Wild Turkey’s Discovery Series launch will take place at a remote secret location this November. In a nod to Wild Turkey’s affinity with people who’re determined to forge their own path and seek out new things, the bourbon brand is asking music fans to guess the location of the secret acoustic session with Boy & Bear.
Boy & Bear have spent much of 2022 getting back in the swing of touring. The band recently returned to Europe and the UK for a run of mostly sold-out shows. The overseas trip followed the release of two new singles, “State of Flight” and “Just to Be Kind”, both of which will appear on an upcoming project.
In a commercial sense, Boy & Bear have led a charmed existence ever since their formation in the late-2000s.
The band’s debut album, Moonfire, reached number two on the ARIA charts in August 2011; it’s since been certified double platinum. Boy & Bear’s next two releases, 2013’s Harlequin Dream and 2015’s Limit of Love, both landed at number one in Australia and catapulted the band onto the international touring circuit, where they made appearances on US network TV and appeared at events like Pukkelpop, Montreal International Jazz Festival and Bonnaroo.
Boy & Bear started out playing indie-folk music that was akin to Fleet Foxes and Edward Sharpe and The Magnetic Zeros. By trusting their spirit, they’ve gone on to embrace elements of vintage pop rock and singer-songwriter classicism, but the emphasis remains on Dave Hosking’s ruminative lead vocals and the harmonies and careful arrangements of his band mates, guitarist Killian Gavin, drummer Tim Hart, multi-instrumentalist Jon Hart and bass player Dave Symes.
But for all their success, people in bands aren’t exempt from the unpredictable challenges of adult life. And so it was that at the end of the enormity of shows on the Limit of Love tour, Hosking no longer felt physically or mentally capable of hitting the road. He was chronically fatigued and later diagnosed with chronic dysbiosis, which led to feelings of anxiety, depression, hearing impairment and cognitive dysfunction.
After a series of setbacks, Hosking eventually found suitable treatment, and the band regained their enthusiasm for creative exploration on 2019’s Suck on Light, their first album in four years. Then, after a run of shows around Australia and a brief European tour, COVID hit.
For drummer Tim Hart, this series of challenges has only strengthened the band’s resolve.
“The most amazing thing happens when you continually go through trial and have adversity,” he says, “We had that with Dave’s health and then everyone went through COVID and then the state of the music industry at the moment and the fact that all these festivals and shows are being cancelled in Australia currently for soft ticket sales and for weather events. For the most part, it’s made us stronger.”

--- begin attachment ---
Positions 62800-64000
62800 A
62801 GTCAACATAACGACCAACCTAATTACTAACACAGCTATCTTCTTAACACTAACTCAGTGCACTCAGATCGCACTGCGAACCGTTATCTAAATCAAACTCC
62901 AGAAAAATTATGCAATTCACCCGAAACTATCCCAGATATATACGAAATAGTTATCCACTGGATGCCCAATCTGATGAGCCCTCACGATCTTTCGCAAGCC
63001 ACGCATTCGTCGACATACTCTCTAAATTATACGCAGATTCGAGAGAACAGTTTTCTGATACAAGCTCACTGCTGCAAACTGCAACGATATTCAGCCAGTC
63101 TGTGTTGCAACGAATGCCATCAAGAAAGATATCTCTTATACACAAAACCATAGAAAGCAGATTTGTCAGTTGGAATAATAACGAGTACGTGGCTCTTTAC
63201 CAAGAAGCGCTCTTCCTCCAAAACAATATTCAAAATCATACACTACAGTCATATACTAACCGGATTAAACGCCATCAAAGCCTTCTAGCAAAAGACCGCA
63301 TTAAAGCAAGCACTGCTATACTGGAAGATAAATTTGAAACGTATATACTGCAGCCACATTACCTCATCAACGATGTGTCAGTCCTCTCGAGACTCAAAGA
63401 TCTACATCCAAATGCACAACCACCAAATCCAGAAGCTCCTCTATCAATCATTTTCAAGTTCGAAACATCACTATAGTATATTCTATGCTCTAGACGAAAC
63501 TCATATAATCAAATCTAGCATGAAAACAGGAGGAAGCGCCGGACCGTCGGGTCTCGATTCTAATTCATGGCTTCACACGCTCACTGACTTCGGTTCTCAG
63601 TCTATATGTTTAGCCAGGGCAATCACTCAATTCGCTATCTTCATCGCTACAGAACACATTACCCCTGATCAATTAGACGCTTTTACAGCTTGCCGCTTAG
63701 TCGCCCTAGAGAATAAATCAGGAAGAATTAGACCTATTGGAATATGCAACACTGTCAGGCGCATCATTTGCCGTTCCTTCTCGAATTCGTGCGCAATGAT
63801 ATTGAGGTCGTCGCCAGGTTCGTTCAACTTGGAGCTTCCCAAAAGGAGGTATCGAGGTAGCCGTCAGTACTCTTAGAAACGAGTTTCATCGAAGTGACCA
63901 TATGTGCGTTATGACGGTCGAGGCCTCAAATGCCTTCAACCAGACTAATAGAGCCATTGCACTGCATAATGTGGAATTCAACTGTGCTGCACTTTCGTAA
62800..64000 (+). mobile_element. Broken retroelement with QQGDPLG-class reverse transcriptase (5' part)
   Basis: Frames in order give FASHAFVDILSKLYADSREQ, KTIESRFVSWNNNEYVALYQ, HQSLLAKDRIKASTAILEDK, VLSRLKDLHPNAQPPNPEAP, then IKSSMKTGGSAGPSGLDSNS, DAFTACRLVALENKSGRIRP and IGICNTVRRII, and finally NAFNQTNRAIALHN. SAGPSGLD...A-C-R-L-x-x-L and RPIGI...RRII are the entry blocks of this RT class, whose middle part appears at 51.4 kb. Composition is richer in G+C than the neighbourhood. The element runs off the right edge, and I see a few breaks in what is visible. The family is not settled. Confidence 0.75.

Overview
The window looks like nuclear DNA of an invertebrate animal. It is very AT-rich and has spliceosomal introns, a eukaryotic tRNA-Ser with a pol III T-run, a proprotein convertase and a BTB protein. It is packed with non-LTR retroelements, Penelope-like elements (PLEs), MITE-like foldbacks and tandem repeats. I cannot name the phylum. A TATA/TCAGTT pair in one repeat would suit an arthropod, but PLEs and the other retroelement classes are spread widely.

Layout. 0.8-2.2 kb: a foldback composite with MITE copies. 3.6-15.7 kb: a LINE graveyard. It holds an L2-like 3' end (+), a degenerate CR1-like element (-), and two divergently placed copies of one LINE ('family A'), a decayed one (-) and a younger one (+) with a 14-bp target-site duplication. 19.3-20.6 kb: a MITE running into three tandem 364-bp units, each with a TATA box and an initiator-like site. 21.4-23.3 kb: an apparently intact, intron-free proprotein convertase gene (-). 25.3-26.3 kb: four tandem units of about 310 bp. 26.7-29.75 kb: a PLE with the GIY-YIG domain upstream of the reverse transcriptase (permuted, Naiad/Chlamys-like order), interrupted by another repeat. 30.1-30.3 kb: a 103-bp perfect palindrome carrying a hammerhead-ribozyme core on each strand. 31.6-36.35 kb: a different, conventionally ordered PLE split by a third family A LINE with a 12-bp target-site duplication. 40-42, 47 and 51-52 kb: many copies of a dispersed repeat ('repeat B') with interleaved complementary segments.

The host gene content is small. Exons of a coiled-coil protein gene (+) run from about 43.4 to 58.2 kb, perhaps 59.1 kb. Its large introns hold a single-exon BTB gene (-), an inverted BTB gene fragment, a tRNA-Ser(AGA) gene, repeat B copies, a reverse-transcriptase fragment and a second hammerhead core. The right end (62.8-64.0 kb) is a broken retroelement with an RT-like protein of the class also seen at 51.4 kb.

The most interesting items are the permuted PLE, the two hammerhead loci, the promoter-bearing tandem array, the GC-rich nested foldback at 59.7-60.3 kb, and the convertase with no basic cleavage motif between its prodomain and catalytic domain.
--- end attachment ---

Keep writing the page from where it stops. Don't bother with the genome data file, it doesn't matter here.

There’s no shortage of self-help manuals pontificating about how adversity will make you stronger, as long as you can muster the necessary resilience. In reality, it’s not quite so simple—when everything’s going against you, the temptation to flee can be overwhelming.
But Hart believes that the events of the past half decade have brought the members of Boy & Bear closer together, while also emboldening their commitment to trusting their spirit. “It’s made us definitely more appreciative of what we do,” he says.
One significant development relates to the band members’ interactions with their fans. “I think that, for me, that has to be the focus that artists like us have going forward,” Hart says.
“When we interact with fans and actually talk to people and hear their stories about what the music meant to them through COVID and through health struggles or whatever it is, that’s when you really feel that genuine connection and you understand that you’re not just a selfish musician that’s off pleasing yourself.”
Boy & Bear plan to release their fifth album sometime in 2023. In the meantime they’re focused on giving their live shows everything they’ve got and appreciating the unique bond they share with each other and their audiences.
“Through all of this, Boy & Bear have become closer,” Hart says. “We’ve become closer friends as a unit and we’ve also become more keenly aware of the fact that we can actually continue to produce something that can make a small difference in people’s lives, and also a big difference in our own lives.”